Unlike many gamers with disabilities, there aren't many barriers in games that make them completely inaccessible to me. Sure, there are games I don't like and usually avoid (first-person shooters: I navigate much better in the third-person than the first), and games that mesh with my pattern of skills (the grind-heavy role-playing game [RPG]), but I can count on one hand games that are unplayable because they force me to do something I'm incapable of. Telltale Games's Puzzle Agent is one of them. This is a shame, because it's also one of those things I never knew I wanted: an animated, video game version of Fargo.
Based on the Grickle books written and illustrated by Graham Annable, Puzzle Agent follows poor FBI grunt Nelson Tethers as he investigates an accident at the eraser factory in Scoggins. (Why are the feds involved? Because this eraser factory supplies the White House with all of its erasers. "The President could be fixing a mistake with a Scoggins eraser right now," boasts the proprietress of Valda's Inn).
The snow, the intrigue and the Midwestern accents are equally thick, but there are ways the game sets itself apart from the Cohen brothers' film. One of them is the art style. While Fargo's snow was always unnaturally pristine, its world distant and magical (but as dead as that highway patrolman) the universe of Puzzle Agent seems helplessly, tremulously alive. Its chalk drawing style makes everything look as if it could blow away into dust at any moment. This sense of tenuousness is appropriate for a mystery that gets more and more bizarre the more Nelson learns.
I hate math, and hate word problems in particular ("Figure out how much weight each carrier pigeon can hold"), but I trudge on in Puzzle Agent because I like the ridiculous story, the characters and the art. I even like some of the puzzles—especially the two jigsaw-type ones where pieces automatically fit together when I put them in the right place. A lot of computerized jigsaw puzzles do that—some with satisfying clicky noise—and I always appreciate it. A problem I always had with real-life jigsaw puzzles is that I can't always tell if the pieces are actually fitting.
Things were going fine, but then Nelson finds the corpse of someone who froze to death while trying to get to a certain house. Looking at the guy's map, he can flip tiles to form paths, which not only have to lead to the house but have to sidestep the shadowy figures that are lurking. It is, in other words, a maze.
Insert favorite expletive here.
A lot of people enjoy mazes; that's why children's activity books are full of them, and why the little girl I tutored in college always saved them for our sessions together. However, I am not someone who likes a maze. Getting a paper person from point A to point B via a nest of lines always takes me back to sterile rooms where some doctor is writing things in his notebook—things like "three standard deviations below the mean"; "severe visual-spatial impairment;" and possibly "no evidence of psychosis."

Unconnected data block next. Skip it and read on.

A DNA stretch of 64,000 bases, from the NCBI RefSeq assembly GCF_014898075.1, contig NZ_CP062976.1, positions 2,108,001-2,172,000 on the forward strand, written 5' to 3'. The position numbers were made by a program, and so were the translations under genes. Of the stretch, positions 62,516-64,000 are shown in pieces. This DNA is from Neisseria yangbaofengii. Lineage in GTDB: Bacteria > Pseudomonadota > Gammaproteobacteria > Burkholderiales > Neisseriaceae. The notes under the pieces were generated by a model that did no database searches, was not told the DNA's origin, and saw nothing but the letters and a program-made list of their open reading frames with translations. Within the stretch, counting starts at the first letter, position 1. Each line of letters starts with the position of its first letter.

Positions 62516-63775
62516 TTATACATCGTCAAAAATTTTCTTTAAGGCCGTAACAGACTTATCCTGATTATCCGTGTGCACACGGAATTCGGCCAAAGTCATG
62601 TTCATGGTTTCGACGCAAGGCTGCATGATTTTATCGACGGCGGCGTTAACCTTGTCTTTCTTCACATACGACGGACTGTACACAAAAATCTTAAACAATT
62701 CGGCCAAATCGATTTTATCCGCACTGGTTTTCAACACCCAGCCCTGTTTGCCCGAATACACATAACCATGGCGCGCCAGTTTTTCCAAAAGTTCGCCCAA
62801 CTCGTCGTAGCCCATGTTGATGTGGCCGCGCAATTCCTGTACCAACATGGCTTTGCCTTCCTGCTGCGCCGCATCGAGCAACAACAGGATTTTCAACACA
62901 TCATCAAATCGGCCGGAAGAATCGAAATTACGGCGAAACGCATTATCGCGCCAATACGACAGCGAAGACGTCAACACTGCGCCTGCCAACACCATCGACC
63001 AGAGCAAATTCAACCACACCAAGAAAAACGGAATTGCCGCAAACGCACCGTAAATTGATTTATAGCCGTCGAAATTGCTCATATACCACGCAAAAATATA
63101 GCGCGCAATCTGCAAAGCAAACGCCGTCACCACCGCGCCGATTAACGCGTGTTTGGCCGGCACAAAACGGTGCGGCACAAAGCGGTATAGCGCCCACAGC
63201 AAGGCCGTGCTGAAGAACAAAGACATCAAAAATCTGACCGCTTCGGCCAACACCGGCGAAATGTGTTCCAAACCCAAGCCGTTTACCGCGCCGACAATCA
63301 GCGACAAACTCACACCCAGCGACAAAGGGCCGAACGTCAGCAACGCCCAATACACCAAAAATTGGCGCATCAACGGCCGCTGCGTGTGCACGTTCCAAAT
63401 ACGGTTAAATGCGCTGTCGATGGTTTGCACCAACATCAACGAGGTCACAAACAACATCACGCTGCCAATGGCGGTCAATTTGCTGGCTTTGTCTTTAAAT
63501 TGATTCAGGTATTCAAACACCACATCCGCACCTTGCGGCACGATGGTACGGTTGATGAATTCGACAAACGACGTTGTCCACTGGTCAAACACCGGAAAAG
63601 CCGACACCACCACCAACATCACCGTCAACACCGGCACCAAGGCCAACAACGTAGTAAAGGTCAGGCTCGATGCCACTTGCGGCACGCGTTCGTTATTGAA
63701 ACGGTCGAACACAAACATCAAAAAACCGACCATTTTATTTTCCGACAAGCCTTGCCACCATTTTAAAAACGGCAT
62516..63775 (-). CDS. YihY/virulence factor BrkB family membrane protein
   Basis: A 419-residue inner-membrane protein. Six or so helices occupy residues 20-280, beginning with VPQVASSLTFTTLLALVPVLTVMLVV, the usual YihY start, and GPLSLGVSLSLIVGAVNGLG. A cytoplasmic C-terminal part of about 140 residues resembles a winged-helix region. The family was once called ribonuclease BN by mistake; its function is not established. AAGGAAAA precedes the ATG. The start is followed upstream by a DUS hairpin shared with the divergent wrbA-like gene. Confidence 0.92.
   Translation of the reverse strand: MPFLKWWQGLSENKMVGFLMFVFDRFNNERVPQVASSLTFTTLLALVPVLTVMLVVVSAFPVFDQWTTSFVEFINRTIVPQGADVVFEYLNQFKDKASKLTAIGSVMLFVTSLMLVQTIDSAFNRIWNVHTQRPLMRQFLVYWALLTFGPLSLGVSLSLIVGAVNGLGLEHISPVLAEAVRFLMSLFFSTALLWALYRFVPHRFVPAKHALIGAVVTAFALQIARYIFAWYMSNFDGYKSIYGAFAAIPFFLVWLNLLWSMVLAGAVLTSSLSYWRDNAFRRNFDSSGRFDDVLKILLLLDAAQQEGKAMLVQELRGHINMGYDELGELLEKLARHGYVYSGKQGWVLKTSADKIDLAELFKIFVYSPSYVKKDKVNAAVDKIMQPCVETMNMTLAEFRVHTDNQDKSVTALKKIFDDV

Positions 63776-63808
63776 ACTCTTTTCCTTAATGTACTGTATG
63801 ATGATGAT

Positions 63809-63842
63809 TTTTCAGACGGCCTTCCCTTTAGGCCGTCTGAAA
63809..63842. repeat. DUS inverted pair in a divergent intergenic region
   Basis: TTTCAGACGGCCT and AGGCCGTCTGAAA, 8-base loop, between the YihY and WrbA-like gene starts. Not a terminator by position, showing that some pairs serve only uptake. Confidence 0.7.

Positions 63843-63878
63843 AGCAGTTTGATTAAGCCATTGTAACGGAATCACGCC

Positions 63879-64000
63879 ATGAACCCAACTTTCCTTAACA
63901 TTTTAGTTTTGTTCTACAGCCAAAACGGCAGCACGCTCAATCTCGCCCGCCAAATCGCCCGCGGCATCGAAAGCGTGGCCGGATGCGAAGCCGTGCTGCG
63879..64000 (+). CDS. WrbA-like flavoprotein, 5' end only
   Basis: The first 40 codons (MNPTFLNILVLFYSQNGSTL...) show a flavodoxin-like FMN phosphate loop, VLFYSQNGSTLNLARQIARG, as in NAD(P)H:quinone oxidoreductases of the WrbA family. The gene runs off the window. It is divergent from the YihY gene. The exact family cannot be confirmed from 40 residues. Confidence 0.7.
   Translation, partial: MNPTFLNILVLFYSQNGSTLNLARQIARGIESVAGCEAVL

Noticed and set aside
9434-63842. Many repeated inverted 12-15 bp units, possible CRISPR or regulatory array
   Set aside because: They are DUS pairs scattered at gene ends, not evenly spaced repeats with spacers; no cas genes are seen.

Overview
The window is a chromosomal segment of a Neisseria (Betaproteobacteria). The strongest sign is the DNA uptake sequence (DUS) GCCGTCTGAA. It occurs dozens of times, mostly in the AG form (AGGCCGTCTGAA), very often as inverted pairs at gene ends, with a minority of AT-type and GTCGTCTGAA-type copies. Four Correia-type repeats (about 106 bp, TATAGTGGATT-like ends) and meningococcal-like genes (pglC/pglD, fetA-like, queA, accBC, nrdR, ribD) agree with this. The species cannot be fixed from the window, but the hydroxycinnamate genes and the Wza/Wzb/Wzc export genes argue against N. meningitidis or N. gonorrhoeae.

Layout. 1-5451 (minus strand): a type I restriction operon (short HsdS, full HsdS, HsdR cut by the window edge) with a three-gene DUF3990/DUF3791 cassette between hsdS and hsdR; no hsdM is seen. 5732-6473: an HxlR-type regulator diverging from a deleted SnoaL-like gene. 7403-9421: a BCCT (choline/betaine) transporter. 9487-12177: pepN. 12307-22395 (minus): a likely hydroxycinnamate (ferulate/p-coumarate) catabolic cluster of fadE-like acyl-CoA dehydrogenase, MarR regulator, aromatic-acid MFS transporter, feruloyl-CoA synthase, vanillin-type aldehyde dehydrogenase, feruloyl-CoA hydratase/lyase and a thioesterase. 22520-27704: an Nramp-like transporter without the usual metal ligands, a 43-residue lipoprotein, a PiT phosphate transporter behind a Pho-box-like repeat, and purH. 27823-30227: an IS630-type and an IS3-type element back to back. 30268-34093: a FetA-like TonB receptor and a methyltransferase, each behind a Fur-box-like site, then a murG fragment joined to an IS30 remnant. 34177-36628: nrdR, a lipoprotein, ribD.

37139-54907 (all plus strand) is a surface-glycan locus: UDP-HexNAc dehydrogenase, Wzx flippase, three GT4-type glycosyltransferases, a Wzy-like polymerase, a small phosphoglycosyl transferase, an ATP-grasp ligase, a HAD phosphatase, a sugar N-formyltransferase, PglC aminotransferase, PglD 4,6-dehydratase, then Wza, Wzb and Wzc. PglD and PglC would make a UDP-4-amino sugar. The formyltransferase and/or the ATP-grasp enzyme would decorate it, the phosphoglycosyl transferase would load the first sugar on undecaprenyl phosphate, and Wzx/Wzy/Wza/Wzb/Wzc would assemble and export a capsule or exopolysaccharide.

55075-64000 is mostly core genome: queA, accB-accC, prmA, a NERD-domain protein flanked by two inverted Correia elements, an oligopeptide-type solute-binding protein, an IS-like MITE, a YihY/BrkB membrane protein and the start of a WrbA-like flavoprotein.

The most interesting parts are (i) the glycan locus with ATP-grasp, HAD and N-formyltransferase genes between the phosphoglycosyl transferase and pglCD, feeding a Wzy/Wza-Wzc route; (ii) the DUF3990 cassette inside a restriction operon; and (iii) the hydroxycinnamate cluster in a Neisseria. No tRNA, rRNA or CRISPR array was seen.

The lab-rat feeling makes mazes even less enjoyable for me than they would otherwise be, but while I'm usually able to avoid such things or fake my way through them ("Should I go left, Tera?" "Yes"), Puzzle Agent doesn't offer me an out. While some of the puzzles are skippable—or at least allow players to come back to them later—this "create a path in the woods" maze is crucial to the story: I can't move forward until I get it right, nor can I go back to town and do other puzzles that make more sense. Nelson complains that he must examine the frozen body every time I try to backtrack.
So, I dutifully submit my answers—five, ten, fifteen times. I submit so many wrong answers that the game resets to 10, as if to spare me from the mounting evidence of my own incompetence. It even shows me the answer, but, once again, I can't make my path look like the picture. I have no idea why; they look identical to me. Had there been sounds to tell me if I were flipping the tiles correctly—a "ding!," let's say—or not, the maze would probably have been doable. (Although that's just me: some people with spatial impairments like mine also have various hearing or auditory processing impairments, and may find such sounds equally confusing).
As much as I'd like to, I can't complete the review for Puzzle Agent and it's probably my fault. One of my favorite things about writing for GameCritics is that I get to check out games I wouldn't otherwise play. I like diving into games that I know very little about. Now I see the perils of this head-first approach. In the future I should probably research games I'd like to play, if only to make sure I can actually play them.
But then a friend introduced her to the seedy underworld of the Mario brothers and she spent her saved-up birthday and Christmas money to buy a Nintendo Entertainment System (NES). Her mom didn't like the Nintendo at first, but The Legend of Zelda changed her mind. (When Tera got Zelda II: The Adventure of Link one Christmas, she suspected it was as much for her mother as for her).
Though she graduated from Agnes Scott College in 2002 and recently learned how to find the movie theater restroom by herself, Tera still loves video games. Far from being a brain-rotting waste of time, they've helped her practice spatial skills and discover new passions. Her love of games like Kid Icarus and The Battle of Olympus led to a degree in Classical Languages and Literatures. She thinks games have a place in discussions on disability and other cultural issues, and is excited to work with the like-minded staff at GameCritics.com.